ORIGINS: “Steven was producing the millenium celebration in Washington, D.C., and met (historian) Doris Kearns Goodwin,” Kennedy remembers. “He asked what she was going to do next, and she said, a book on Lincoln. Steven said, ‘Oh, I’ve always thought about doing a movie about Lincoln,’ and that’s what really prompted the conversation.”

FUNDING: “Just like with an indie film, subject matter of this nature today is considered highly risky. Even DreamWorks was uncomfortable trying to finance the entire movie themselves.”

HIGH HURDLES: “Everybody grows up knowing about Lincoln, so what were we going to find in telling this story that was new and unique? I give (screenwriter) Tony (Kushner) enormous credit here for really turning over the soil over and over again in trying to find the story. He has somewhere in the neighborhood of 350 books in his library that he read all or part of.”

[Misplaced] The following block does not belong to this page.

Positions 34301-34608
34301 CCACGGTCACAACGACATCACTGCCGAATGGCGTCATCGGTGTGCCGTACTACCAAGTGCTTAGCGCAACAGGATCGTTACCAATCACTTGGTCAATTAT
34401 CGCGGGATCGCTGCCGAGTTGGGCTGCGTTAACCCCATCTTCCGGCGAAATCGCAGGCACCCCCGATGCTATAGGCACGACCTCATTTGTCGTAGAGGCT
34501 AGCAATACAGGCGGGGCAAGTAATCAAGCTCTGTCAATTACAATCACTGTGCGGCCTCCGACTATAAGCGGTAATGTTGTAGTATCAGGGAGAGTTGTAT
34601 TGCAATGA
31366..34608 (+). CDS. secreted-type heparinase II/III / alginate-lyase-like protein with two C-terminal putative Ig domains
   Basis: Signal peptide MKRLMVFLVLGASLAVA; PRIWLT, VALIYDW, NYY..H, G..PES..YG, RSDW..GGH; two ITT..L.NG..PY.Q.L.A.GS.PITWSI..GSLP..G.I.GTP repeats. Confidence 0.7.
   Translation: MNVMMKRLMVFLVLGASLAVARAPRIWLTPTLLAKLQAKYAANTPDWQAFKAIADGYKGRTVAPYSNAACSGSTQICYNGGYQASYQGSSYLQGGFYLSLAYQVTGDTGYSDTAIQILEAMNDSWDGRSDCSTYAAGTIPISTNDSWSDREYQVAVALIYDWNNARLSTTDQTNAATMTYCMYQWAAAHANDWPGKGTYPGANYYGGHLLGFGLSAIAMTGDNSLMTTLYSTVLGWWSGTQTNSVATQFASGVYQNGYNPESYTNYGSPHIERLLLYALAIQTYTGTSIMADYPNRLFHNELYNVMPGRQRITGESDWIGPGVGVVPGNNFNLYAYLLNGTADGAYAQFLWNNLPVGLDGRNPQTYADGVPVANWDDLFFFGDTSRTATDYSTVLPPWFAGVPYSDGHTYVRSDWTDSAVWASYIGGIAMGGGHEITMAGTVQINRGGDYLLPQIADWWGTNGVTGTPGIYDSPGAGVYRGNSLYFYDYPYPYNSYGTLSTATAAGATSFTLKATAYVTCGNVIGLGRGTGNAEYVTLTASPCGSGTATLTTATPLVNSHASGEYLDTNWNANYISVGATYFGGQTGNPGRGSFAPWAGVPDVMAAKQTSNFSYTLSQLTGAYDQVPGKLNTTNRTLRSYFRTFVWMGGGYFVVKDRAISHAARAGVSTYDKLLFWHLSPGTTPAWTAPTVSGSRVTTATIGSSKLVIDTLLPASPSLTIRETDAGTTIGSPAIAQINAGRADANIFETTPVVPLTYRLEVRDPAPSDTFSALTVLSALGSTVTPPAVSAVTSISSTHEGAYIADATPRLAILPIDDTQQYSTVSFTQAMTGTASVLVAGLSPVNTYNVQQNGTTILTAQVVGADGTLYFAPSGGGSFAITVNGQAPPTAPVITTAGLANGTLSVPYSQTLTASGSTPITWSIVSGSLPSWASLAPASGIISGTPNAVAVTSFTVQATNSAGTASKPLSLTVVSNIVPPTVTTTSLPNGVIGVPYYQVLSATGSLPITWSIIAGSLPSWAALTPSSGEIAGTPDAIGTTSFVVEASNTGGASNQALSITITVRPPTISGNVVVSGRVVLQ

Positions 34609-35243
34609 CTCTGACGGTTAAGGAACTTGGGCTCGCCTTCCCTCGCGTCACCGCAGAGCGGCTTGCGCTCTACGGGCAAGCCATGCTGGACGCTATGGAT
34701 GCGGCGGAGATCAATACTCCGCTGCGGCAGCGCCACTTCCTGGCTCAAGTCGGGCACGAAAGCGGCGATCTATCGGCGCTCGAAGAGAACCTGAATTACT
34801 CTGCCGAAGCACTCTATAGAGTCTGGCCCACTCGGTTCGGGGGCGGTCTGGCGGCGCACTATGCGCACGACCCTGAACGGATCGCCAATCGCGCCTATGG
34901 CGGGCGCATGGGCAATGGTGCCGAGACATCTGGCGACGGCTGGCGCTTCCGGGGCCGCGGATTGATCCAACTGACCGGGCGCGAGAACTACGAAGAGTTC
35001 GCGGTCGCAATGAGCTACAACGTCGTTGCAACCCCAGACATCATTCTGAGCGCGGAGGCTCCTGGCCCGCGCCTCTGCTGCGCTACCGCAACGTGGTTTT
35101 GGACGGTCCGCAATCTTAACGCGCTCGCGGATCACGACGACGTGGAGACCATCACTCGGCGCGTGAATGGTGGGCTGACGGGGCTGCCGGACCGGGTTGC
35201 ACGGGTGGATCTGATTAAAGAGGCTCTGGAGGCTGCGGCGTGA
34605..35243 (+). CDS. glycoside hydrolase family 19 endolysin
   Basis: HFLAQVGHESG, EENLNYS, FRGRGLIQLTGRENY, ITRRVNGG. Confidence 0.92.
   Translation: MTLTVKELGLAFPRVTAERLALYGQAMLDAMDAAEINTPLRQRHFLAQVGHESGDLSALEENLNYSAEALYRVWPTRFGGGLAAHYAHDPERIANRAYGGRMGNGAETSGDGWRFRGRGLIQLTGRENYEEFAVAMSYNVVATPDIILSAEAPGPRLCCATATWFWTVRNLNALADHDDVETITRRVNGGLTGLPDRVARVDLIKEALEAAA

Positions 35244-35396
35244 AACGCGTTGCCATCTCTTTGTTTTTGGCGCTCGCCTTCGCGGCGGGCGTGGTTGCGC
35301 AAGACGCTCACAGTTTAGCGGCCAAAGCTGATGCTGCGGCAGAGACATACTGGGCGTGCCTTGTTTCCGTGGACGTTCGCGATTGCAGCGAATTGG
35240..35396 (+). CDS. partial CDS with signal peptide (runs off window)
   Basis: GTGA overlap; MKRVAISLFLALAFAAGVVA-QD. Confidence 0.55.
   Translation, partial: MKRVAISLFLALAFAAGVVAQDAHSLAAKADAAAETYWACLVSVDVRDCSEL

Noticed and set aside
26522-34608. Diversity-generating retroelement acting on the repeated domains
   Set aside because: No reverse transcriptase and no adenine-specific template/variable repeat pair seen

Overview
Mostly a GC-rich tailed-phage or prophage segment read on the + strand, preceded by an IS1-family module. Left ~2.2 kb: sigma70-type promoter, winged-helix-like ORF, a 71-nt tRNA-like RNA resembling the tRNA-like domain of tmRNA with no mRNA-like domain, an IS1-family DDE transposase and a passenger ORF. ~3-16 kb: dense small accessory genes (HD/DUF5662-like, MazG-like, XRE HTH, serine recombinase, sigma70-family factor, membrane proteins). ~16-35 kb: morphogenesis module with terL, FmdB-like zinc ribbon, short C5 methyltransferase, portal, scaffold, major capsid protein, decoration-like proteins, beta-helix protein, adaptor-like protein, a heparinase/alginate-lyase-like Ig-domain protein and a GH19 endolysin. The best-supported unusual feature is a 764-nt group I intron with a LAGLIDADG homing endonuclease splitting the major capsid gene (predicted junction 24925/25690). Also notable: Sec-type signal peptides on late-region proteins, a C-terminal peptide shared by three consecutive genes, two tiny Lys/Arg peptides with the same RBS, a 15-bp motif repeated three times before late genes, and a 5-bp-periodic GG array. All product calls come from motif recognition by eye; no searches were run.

DOMINO EFFECT: “I remember the moment when Steven began to recognize in what Tony was writing that maybe the movie was in and around the 13th Amendment. There was tension and surprise and drama inside those handful of days that Lincoln worked so hard to get the amendment passed and end the Civil War. Historically, not many people recognize that was such an important moment in his administration that really crystallized his legacy.”

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